Conservative treatment of chronic venous disease: the Italian experience

Download this issue Back to summary


Giovanni B. AGUS
Section of Vascular Surgery and Angiology,
Department of Clinical Sciences and
Community Health, University of Milan,
Milan, Italy.


ABSTRACT

Chronic venous disease (CVD) is a highly prevalent clinical condition with substantial epidemiological implications and socioeconomic repercussions. CVD is a worldwide problem and does not only affect patients in Western countries. The consequences of its high prevalence, diagnosis and therapy costs, significant worker absenteeism, and its impact on patients’ quality of life are well known. Pharmacotherapy for CVD, solely represented by venoactive drugs, has seen great developments over the last 40 years. Venoactive drugs are widely used in the symptomatic treatment of CVD together with compression therapy in order to relieve patient suffering. The clinical efficacy of venoactive drugs on symptoms (sensations of heaviness, leg pain, paresthesia, sensations of warmth and burning, swelling, night cramps, etc) has long been confirmed by both open and end-controlled studies. We carried out a joint analysis of the management and costs of CVD in Italy and found that pharmacotherapy is very useful in both. Double blind randomized trials have used micronized purified flavonoid fraction, rutosides, escin, anthocyanosides, and synthetic calcium dobesilate in the treatment of CVD. In the following state-of-the-art review article, we have used evidence-based medicine methods to review publications found in the medical literature. Particular consideration was given to the evidence obtained in meta-analyses, guidelines, and consensus statements. Currently, the evidence for pharmacological agents such as venoactive drugs in the treatment of CVD suggests their wide use for the resorption of venous edema and the relief of venous symptoms associated with all classes of the CEAP classification.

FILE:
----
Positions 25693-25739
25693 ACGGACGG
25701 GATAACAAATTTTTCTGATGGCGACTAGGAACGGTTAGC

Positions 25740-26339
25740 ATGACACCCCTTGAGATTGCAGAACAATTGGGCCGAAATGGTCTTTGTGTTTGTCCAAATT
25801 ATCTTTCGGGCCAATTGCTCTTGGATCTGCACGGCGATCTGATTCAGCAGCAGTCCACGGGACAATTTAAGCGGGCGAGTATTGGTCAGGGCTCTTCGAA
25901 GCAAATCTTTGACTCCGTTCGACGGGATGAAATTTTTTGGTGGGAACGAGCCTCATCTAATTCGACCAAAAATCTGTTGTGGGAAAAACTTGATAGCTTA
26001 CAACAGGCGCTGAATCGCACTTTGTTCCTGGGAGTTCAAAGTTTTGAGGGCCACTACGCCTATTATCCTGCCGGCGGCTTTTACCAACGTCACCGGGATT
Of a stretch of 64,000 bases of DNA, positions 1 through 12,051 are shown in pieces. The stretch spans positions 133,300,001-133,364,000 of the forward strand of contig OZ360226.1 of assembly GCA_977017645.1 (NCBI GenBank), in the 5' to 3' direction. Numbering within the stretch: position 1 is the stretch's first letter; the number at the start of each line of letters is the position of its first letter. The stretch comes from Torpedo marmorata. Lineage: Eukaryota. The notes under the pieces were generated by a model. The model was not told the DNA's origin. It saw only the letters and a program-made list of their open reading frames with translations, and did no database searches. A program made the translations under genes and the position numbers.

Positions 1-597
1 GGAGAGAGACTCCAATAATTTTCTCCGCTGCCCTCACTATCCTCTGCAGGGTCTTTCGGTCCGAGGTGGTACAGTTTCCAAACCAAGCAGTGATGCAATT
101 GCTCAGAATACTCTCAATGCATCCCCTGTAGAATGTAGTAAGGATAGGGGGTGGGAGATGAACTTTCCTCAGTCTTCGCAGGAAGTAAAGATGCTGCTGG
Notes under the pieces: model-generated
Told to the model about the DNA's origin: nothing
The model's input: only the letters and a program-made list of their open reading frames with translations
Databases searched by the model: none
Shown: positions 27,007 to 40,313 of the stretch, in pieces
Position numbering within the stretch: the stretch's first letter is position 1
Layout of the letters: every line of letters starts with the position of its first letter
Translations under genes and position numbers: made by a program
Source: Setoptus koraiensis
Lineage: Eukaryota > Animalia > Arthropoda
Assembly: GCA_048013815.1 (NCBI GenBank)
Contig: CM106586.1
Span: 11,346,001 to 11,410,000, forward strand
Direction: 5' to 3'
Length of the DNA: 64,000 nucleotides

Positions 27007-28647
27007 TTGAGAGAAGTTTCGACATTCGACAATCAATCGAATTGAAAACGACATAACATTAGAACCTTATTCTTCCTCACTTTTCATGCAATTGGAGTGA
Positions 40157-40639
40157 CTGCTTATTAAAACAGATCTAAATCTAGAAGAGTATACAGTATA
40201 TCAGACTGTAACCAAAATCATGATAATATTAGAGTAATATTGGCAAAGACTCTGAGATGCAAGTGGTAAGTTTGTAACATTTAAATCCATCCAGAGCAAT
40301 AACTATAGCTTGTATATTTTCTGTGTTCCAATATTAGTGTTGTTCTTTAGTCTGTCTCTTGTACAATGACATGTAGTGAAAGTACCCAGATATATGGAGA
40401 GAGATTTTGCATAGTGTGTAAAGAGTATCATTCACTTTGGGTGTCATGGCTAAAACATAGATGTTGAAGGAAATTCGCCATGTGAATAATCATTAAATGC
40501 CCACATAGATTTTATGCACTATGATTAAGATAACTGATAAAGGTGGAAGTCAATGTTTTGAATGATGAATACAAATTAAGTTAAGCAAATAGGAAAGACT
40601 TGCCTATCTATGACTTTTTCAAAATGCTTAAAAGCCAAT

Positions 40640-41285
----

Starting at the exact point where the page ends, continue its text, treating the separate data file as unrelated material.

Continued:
Introduction

Chronic venous disease (CVD), defined as morphological and functional abnormalities of the venous system of long duration, manifested by symptoms or signs or both indicating the need for investigation and/or care,1 has a documented socioeconomic impact, affecting 50% to 85% of Western populations, and consuming 2% to 3% or more of community health care budgets.1

For a long time and until the early 1990s, the definition of CVD had been limited solely to the presence of varicose veins and/or ulcers, managed with a single treatment, ie, surgical crossectomy/stripping of the diseased vein, and the management of venous ulcers. This is reflected in the epidemiological studies published at the time, which focused on these two conditions.2 However, not all specialists were in favor of systematic resection of the diseased veins in patients with varicose veins, and some renowned specialists such as Felix Jaeger and Edmondo Malan recommended varicose vein ablation only after careful examination and investigation. Venous pain and symptoms usually associated with varicose veins and ulcers were not taken into account.